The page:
The qualifying system for the new league was fairly complex. The league placings of the clubs playing in the Oberligen for the last ten seasons were taken into consideration, whereby results from 1952 to 1955 counted once, results from 1955 to 1959 counted double and results from 1959 to 1963 triple. A first place finish was awarded 16 points, a sixteenth place one point. Appearances in the German championship or DFB-Pokal finals were also rewarded with points. The five Oberliga champions of the 1962-63 season were granted direct access to the Bundesliga. All up, 46 clubs applied for the 16 available Bundesliga slots.

Following this system, by 11 January 1963, the DFB announced nine fixed clubs for the new league and reduced the clubs eligible for the remaining seven places to 20. Clubs within the same Oberliga that were separated by less than 50 points were considered on equal rank and the 1962-63 placing was used to determined the qualified team.[2]

The breakdown for the five Oberligas was as follows:

  • Oberliga Nord: Eight clubs applied for Bundesliga membership, of those Hamburger SV and Werder Bremen qualified early (11 January 1963). The third place went to Eintracht Braunschweig due to their third place finish in 1962–63 even though their overall points put them in seventh spot in the ranking, but within 50 points of third-placed VfL Osnabrück. Osnabrück finished seventh in 1962-63.[3]

Points table:

Rank Club Points 1952 to 1963 Place in 1962–63
1 Hamburger SV 1 518 1
2 Werder Bremen 1 396 2
3 VfL Osnabrück 2 313 7
4 Hannover 96 2 309 9
5 FC St Pauli 2 303 6
6 Holstein Kiel 2 294 5
7 Eintracht Braunschweig 2 276 3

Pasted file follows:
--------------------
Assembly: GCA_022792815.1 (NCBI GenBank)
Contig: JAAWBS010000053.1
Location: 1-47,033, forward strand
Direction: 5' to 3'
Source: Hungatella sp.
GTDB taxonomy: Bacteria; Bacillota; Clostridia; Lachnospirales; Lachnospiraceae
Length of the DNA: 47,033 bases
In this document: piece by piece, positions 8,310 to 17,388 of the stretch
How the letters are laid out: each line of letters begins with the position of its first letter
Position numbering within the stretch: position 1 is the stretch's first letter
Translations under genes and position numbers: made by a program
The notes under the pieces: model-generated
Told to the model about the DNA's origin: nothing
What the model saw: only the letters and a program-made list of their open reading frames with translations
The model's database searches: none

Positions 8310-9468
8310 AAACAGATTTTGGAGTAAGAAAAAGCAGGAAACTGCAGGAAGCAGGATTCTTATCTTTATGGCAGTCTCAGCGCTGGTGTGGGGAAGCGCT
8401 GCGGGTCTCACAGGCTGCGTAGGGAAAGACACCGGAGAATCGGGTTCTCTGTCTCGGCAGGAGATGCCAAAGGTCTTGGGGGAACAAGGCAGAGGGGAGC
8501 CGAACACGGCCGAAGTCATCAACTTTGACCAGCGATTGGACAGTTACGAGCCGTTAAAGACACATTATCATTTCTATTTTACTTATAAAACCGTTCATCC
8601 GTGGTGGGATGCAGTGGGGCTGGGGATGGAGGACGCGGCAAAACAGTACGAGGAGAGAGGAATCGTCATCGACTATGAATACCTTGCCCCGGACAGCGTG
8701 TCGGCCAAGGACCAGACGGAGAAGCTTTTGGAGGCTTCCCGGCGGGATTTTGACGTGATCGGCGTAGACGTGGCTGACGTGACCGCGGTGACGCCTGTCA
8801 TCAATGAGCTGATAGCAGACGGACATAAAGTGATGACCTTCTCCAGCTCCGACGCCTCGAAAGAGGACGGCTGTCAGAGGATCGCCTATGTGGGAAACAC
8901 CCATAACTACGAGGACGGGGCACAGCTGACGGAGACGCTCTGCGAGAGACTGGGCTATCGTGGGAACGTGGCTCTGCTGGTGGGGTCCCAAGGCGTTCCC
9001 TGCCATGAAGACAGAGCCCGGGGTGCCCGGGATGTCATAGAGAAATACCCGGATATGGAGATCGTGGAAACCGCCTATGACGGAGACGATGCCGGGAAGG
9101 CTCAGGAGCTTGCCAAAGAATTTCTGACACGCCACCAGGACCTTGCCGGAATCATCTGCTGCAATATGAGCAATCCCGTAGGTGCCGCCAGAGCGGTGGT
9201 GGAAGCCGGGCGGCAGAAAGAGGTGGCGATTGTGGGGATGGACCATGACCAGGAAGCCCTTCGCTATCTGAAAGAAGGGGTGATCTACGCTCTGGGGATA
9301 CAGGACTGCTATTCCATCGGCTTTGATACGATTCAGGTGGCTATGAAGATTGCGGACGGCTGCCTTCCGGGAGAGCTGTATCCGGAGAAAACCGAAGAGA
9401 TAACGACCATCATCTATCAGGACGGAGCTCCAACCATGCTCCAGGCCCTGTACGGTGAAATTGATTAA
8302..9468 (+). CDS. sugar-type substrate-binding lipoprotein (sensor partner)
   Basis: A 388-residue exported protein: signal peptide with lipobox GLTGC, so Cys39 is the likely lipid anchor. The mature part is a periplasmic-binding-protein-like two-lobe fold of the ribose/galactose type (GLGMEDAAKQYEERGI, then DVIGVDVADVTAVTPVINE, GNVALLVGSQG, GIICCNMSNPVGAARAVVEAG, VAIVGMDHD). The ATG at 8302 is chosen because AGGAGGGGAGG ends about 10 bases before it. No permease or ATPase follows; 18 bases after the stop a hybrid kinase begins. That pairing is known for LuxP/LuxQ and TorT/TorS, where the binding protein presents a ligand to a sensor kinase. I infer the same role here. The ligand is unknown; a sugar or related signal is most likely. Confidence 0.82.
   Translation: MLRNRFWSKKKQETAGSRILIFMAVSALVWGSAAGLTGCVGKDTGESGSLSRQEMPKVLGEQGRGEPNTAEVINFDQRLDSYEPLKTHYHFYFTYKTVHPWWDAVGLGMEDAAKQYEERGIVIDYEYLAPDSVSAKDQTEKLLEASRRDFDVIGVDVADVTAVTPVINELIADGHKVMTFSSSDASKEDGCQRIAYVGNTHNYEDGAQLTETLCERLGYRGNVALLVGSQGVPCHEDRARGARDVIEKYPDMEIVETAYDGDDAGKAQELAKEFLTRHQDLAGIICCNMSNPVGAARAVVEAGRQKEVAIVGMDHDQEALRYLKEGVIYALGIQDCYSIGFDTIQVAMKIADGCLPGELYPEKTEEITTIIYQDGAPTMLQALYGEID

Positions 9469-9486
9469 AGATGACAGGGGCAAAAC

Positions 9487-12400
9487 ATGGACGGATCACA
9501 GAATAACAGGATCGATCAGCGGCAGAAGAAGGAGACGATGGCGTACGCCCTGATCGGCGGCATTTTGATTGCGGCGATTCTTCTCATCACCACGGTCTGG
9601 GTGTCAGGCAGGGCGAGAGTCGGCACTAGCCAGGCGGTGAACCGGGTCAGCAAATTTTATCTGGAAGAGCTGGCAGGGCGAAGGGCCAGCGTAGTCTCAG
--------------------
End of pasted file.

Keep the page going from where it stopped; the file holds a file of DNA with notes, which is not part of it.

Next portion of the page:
8 Arminia Hannover 3 103 10
  • Source: DSFS Liga-Chronik (German), page: B 11, accessed: 4 November 2008
  • Oberliga West: All Oberliga West clubs except TSV Marl-Hüls applied for Bundesliga membership. Borussia Dortmund, 1. FC Köln and FC Schalke 04 qualified early. Meidericher SV and Preußen Münster qualified even though both clubs had less points than Alemannia Aachen. Aachen finished fifth, Meidericher SV came in fourth and Preußen Münster earned a third place finish in 1962–63.[4]

Points table:

Rank Club Points 1952 to 1963 Place in 1962–63
1 1. FC Köln 1 466 1
2 Borussia Dortmund 1 440 2
3 FC Schalke 04 1 396 6
4 Alemannia Aachen 2 285 5
5 Preußen Münster 2 251 4
6 Meidericher SV 2 250 3
7 Fortuna Düsseldorf 2 225 13
8 Westfalia Herne 2 222 14
9 Viktoria Köln 3 201 8
10 Schwarz-Weiß Essen 2 167 7
11 Rot-Weiß Oberhausen 2 154 10
12 Borussia Mönchengladbach 3 155 11
13 Hamborn 07 3 101 12
14 Bayer Leverkusen 3 88 9
15 Wuppertaler SV 4 52 15
  • Source: DSFS Liga-Chronik (German), page: B 11, accessed: 4 November 2008
  • Oberliga Berlin: Only three clubs applied for the one available spot, Hertha BSC Berlin qualified early.

Points table:

Rank Club Points 1952 to 1963 Place in 1962–63
1 Hertha BSC Berlin 1 346 1
2 Tasmania 1900 Berlin 3 324 2
3 Viktoria 89 Berlin 3 318 9
  • Source: DSFS Liga-Chronik (German), page: B 12, accessed: 4 November 2008
  • Oberliga Süd: Of the thirteen clubs from this league applying, the 1. FC Nuremberg and Eintracht Frankfurt qualified early. Karlsruher SC and VfB Stuttgart held third and fourth place in the overall points ranking. Kickers Offenbach and FC Bayern Munich missed out to TSV 1860 Munich due to the latter winning the league in 1962–63 even though 1860 were 153 points behind Offenbach and 59 behind FC Bayern.[5]

Points table:

Rank Club Points 1952 to 1963 Place in 1962–63
1 1. FC Nuremberg 1 447 2
2 Eintracht Frankfurt 1 420 4
3 Karlsruher SC 2 419 5
4 VfB Stuttgart 2 408 6
5 Kickers Offenbach 2 382 7
6 FC Bayern Munich 2 288 3
7 TSV 1860 Munich 2 229 1
8 VfR Mannheim 3 227 12
9 SpVgg Fürth 3 224 9
10 1. FC Schweinfurt 05 3 185 11
11 FC Bayern Hof 3 90 13
12 TSV Schwaben Augsburg 3 61 15
13 KSV Hessen Kassel 3 36 10
  • Source: DSFS Liga-Chronik (German), page: B 12, accessed: 4 November 2008